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Diversity Blog

Some "First Women" of 2022

Some "First Women" of 2022

Some "First Women" of 2022

While many know the First Lady of the United States is Dr. Jill Biden, other women this year have attained eminence through grit, perseverance, and passion as well. For instance, Kamala Devi Harris is the first female vice president and the highest-ranking female official in U.S. history. She is also the first African-American and first Asian-American to serve in the role. Prior to becoming the Vice President, she was the Attorney General of the State of California.

Another "First Woman," though, is an all-woman team. And then there is a candidate as a Supreme Court Justice, while a third is commander of the oldest commissioned naval vessel in the United States.

Women's US Soccer Team

In March 2016, five players of the US Women's Soccer Team filed a complaint with the federation that manages men's and womens' competitions. The group cited U.S. Soccer federation financial reports as proof that they had become the federation’s main economic engine. However, they often earned only half as much — or less — than their male counterparts.

“The numbers speak for themselves,” said goalkeeper Hope Solo, one of the players who had signed the complaint. Solo said the men’s players “get paid more to just show up than we get paid to win major championships.” Co-captains Carli Lloyd and Becky Sauerbrunn, forward Alex Morgan and midfielder Megan Rapinoe joined in the complaint.

Exactly four years later, in March 2020, the federation was still fighting the complaint. US Soccer filed in court an argument that “indisputable science” proved that the players on its World Cup-winning women’s national team were inferior to men.

Finally, in March 2022, the two sides settled the dispute. The settlement includesS. Soccer includes $24 million in compensation for the athletes. The package, however, is largely back pay for dozens of players who were included once the plaintiffs were granted class-action status. The award also included several million dollars in seed money for a fund that will be available to players for post-career plans and initiatives to grow the women’s game.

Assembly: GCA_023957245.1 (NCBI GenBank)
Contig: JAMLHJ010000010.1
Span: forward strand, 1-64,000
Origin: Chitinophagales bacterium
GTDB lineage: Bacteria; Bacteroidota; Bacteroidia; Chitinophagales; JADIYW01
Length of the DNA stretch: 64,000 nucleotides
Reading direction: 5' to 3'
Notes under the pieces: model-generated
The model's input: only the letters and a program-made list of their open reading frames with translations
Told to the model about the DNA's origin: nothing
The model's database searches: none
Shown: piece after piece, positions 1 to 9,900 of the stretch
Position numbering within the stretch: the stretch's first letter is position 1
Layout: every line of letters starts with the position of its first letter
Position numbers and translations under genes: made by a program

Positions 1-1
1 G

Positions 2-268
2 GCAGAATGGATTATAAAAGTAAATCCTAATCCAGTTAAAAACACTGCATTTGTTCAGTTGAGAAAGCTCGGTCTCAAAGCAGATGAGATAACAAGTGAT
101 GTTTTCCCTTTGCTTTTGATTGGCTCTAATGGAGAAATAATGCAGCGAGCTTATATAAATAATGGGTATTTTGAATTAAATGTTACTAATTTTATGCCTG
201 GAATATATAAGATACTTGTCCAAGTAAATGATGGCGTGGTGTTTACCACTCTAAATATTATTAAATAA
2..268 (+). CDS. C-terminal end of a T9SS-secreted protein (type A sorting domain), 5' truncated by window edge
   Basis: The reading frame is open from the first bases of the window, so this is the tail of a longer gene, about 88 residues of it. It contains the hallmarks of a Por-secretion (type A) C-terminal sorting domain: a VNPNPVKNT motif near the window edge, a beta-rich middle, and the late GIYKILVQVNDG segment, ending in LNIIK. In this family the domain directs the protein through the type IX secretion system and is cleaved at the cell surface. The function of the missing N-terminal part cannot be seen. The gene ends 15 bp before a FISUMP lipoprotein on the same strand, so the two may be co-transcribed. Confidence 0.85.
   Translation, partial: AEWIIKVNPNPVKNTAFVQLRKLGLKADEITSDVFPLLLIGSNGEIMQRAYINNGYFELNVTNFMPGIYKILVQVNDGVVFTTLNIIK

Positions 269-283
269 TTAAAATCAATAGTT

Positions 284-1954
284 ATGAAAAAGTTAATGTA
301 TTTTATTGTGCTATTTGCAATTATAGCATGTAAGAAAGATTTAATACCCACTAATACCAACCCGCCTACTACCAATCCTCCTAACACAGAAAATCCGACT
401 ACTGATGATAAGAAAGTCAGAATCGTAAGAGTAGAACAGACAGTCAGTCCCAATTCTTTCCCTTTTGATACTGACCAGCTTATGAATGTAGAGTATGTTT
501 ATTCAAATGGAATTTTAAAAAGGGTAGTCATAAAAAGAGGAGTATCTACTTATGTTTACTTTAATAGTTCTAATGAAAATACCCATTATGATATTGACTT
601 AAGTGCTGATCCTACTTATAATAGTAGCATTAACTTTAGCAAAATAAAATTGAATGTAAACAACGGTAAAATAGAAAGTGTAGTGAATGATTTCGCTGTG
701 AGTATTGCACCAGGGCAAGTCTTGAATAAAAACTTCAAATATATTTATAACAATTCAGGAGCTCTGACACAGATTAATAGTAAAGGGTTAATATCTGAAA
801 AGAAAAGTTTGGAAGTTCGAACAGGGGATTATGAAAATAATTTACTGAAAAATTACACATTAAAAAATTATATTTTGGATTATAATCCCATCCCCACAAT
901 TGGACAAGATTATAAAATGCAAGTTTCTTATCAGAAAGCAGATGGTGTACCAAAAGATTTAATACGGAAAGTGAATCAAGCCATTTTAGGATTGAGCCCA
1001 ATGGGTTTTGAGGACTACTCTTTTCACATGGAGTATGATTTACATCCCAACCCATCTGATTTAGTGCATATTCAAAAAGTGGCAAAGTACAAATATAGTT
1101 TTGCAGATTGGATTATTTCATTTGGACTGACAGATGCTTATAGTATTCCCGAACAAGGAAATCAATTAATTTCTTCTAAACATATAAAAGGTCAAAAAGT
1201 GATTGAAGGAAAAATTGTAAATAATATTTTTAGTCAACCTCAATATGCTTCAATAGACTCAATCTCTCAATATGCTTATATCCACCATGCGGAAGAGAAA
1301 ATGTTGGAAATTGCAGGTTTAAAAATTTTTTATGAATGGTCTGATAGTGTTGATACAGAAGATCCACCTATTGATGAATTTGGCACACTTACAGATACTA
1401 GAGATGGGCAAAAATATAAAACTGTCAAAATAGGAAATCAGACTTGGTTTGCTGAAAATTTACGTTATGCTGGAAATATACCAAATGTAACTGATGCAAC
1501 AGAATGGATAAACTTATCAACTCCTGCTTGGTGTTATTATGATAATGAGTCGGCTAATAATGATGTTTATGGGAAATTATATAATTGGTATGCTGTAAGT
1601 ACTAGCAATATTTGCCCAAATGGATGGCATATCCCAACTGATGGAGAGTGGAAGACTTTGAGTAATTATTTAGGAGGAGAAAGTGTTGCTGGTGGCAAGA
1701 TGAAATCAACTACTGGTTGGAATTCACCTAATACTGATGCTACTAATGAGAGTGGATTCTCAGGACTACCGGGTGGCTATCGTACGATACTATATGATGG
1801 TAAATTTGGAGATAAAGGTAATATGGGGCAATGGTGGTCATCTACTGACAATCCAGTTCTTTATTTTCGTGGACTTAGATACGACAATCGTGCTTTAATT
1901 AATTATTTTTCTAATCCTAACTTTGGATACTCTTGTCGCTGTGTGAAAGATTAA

The strength and fortitude of Women's Soccer will prove to be an incredible inspiration for girls and women of all ages who choose not to let male-dominated systems belittle their achievements.

A Supreme Choice: Judge Ketanji Brown Jackson

The White House Website

Judge Jackson is the first African-American woman to ever be nominated by a sitting President. She was one of President Biden’s first judicial nominees, in February 2022. Bipartisan support in 2021 had already propelled her to  the U.S. Court of Appeals for the D.C. Circuit.

Previous to that, President Obama had nominated Judge Jackson to be a district court judge for the U.S. District Court for the District of Columbia in 2012, and confirmed in 2013 — again, with bipartisan support.

Prior to serving as a judge, Judge Jackson followed in the footsteps of her mentor Justice Stephen Breyer by working in the U.S. Sentencing Commission. Her work there focused on reducing unwarranted sentencing disparities and ensuring that federal sentences were just and proportionate.

As a federal public defender, she represented defendants who did not have the means to pay for a lawyer. 

With multiple law enforcement officials in her family, she also has a personal understanding of the stakes of the legal system. Jackson’s brother served as a police officer in Baltimore after serving in the U.S. Army and being deployed to Iraq and Egypt. Two of her uncles were police officers in Miami.

Back to the Future: First Female Captain of Old Ironsides

The USS Constitution, also known as Old Ironsides for the fabled way cannonballs used to bounce off its sides, is the Navy's oldest commissioned ship still in operation today. For 224 years, the Constitution was commanded by men. It's moored in Charleston, Massacussetts, next to Boston (WBUR)

Cmdr. Billie J. Farrell took command of Old Ironsides and its 80 crew members in March 2020. She's 39 years old, originally from Kentucky. She had already been a commissioned Navy officer for nearly 18 years. "I'm a surface warfare officer by trade in the Navy," she said. So all my career has been on ships, but they've all been on guided missile cruisers. So dealing with agents, weapons systems and modern technology. ... I've done multiple deployments on those guided missile cruisers."

She explained, "I really was just drawn into the opportunity and the chance to be a part of history, which is the entire ship. It's, you know, this moment, but it's also the 224 years that this ship has represented the Navy and the country. It's been here through the founding — you know, it was ordered under President George Washington, commissioned under President John Adams"

The position is not just ceremonial. The crew has to address the challenges that come with a ship that is 224 years old. Also, they constantly drill. "We do sail training where they actually climb the mast and learn how to rig the sails. We do gun drills and all the things that would have happened 224 years ago."

She delights in her new position. She said, "I think there was a tour group a few weeks ago where I was talking to some children and one of them said, 'No, it's [the ship is] a replica.' I said, 'No, it's not. This is the actual ship.'"

Read our article, "12 Women Disrupting History," to read how other women are rewriting history.